If you’re going to splurge on a meal while in Reykjavik (and why not, you only live once) make sure its at Tapas Barinn. Tucked away in the city centre, behind a small wooden door, you’ll find this dark, atmospherically lit, lively restaurant. Indecisive types might have trouble choosing from the menu here; there are over 60 different tapas dishes to try. Prices vary depending on the dish, but are typically around Kr1000 / £5.00. This isn’t particularly great value for what you get. It’s much better value to order one of the set menus although even here, you should expect to pay around Kr5800 / £30.00. Although expensive, I found this to be only slightly over what I’d typically want to pay for such a meal. Prices aside, the food is lovingly crafted, fresh, exciting and delicious. I ordered the Icelandic Feast; six tapas and a desert. This set menu included Whale meat, but I asked whether I could substitute it for something else and my attentive and friendly waitress said, “Of course,” so there’s no need to worry if you’re tempted by a set menu but one or two of the tapas don’t appeal. My favourite tapas was the Puffin with Blueberry sauce and the Saltfish with Sweet Potato Mash, which was the dish I choose in place of the Whale. The chocolate cake desert was a dense and delicious chunk of loveliness. In all, I had a great evening. The food was amazing, the service fast and friendly and the atmosphere fun. Go on, give it a go.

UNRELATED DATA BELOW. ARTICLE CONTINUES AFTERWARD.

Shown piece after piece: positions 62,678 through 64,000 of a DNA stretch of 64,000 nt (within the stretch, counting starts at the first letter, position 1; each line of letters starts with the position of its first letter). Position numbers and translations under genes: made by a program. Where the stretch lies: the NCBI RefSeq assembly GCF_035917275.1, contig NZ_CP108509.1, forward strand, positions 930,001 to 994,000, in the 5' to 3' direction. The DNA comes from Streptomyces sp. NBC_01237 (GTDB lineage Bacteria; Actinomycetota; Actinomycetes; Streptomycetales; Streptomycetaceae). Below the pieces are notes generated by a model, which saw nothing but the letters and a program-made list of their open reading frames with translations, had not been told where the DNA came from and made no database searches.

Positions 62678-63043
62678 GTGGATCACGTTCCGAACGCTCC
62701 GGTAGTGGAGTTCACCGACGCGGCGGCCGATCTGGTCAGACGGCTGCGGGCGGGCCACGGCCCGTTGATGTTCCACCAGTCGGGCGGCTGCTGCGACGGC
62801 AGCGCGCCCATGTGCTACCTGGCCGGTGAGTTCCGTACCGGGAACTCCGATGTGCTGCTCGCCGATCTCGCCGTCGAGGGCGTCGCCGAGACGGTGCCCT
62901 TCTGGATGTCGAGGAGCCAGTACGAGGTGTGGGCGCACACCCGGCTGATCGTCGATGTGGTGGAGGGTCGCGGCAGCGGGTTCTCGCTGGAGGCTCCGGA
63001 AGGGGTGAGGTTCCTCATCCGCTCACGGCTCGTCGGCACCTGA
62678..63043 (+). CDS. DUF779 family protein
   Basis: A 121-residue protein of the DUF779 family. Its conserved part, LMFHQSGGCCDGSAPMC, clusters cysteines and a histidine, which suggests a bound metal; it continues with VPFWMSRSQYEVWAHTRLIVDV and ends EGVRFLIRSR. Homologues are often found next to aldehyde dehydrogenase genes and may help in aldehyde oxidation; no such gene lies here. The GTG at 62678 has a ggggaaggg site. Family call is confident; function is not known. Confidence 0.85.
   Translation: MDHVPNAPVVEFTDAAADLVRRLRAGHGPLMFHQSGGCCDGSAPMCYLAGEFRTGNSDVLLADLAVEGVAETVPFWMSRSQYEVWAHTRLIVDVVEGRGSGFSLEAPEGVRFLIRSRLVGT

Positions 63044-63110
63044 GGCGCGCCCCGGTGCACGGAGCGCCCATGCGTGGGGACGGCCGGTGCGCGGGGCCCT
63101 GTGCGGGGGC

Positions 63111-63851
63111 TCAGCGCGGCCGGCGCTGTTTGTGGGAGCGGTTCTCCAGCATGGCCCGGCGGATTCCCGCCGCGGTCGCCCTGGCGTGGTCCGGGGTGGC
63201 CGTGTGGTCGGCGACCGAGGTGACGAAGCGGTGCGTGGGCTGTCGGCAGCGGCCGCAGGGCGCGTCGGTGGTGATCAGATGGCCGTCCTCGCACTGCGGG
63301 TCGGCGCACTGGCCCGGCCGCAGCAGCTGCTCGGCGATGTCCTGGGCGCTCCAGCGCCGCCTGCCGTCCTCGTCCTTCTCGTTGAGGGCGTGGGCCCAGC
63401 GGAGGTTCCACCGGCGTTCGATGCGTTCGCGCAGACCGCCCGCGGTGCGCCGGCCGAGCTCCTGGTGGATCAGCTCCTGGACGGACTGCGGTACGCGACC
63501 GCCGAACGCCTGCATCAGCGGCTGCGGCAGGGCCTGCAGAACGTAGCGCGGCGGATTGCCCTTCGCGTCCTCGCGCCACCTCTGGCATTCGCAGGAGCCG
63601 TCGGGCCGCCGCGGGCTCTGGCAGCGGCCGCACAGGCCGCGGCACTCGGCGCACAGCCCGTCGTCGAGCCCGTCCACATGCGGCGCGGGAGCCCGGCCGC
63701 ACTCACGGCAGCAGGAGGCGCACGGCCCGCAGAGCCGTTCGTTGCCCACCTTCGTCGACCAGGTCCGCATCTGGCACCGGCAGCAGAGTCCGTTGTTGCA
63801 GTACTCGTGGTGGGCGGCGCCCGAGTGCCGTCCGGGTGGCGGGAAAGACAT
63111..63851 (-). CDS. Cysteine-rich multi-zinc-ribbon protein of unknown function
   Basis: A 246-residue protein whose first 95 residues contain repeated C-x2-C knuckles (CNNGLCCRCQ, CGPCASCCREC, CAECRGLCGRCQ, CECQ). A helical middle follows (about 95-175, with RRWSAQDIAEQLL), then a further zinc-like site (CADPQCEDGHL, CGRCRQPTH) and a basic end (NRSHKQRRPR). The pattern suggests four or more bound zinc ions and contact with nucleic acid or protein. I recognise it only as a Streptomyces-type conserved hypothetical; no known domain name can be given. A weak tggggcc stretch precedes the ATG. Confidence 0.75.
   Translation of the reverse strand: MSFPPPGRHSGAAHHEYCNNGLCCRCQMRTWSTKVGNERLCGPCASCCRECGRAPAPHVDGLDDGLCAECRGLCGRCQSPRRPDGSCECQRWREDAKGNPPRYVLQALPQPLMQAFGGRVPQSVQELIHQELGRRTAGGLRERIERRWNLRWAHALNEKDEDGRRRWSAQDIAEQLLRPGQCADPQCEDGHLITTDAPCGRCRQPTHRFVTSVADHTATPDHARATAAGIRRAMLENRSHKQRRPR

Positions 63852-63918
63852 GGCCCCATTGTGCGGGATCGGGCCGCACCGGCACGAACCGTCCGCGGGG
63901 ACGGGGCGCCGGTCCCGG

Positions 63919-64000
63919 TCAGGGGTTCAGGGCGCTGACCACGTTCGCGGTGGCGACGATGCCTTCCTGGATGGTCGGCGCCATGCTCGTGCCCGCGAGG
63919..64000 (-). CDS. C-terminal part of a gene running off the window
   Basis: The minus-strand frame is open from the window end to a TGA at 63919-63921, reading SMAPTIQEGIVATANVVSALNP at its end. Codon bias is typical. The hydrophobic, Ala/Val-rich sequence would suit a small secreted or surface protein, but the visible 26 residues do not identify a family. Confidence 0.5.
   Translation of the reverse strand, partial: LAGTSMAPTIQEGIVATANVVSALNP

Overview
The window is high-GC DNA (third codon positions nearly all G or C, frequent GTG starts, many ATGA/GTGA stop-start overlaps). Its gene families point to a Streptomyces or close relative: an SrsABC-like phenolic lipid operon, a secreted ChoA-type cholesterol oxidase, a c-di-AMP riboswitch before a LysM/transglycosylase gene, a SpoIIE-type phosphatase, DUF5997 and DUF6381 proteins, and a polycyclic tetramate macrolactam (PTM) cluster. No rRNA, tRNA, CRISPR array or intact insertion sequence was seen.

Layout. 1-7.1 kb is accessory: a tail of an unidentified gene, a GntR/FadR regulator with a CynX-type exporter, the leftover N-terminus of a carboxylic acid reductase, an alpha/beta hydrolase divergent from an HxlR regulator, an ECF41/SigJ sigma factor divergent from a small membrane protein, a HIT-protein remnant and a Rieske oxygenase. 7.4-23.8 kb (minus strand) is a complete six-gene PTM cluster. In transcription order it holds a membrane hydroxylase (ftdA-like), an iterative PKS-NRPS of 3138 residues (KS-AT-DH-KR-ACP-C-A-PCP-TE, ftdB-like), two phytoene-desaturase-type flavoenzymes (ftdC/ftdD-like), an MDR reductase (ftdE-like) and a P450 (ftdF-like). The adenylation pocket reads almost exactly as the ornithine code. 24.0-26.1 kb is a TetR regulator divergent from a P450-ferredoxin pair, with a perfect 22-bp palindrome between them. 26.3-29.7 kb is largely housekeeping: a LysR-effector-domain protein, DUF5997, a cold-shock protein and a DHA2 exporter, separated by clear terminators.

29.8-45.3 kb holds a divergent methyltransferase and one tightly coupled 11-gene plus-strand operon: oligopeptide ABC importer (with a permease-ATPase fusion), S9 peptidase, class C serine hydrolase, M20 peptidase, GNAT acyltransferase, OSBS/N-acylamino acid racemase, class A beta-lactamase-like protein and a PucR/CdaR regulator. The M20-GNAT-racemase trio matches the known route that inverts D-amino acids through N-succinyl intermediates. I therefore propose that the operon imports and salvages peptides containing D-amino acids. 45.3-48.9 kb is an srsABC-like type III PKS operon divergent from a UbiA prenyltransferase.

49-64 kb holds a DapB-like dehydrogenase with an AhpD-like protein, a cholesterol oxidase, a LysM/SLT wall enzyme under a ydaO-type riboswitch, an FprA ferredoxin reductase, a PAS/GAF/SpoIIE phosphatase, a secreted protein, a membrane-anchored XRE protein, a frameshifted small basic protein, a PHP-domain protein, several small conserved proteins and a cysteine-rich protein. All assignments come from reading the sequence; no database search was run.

Bæjarins Beztu Pylsur
You can’t go to Reykjavík and not grab a hot dog from “Europe’s best hot dog stand”. I mean it! Even Bill Clinton sampled one of this delicious snacks when he was last in town. Their sausages are made from a combination of lamb, beef and pork and only the good bits of meat are used. A hot dog costs 280 ISK (about £1.50) and condiments include ketchup, sweet mustard, fried onion, raw onion and remolaði, a mayonnaise-based sauce with sweet relish. I ate four “with everything” in two days. They were that good! For the price, they can’t be beat. And that’s not even mentioning the taste. Perfect for a lunchtime snack, or order five at once for a delicious evening meal.
I’m back from Iceland. Boooooo! It’s never fun coming back to normality after you’ve had an amazing time in a foreign land. Iceland is a truly unique place that I’m glad to have visited and that I hope to go back to sometime.
Its uniqueness is shown in the photo above which you dear reader get to see before it gets released for public view on my Flickr stream. What you’re seeing is a natural occurrence. Hard to believe, right?
I’ve uploaded all 250 photos to Flickr already, but as usual, I’ll be releasing them in batches of 10 or so over the courses of the next couple of weeks. Tagging and describing them all takes time. Coming up here on the blog, there’ll be my hotel review and reviews of all the restaurants and attractions I visited, so follow and subscribe to find out what I got up to.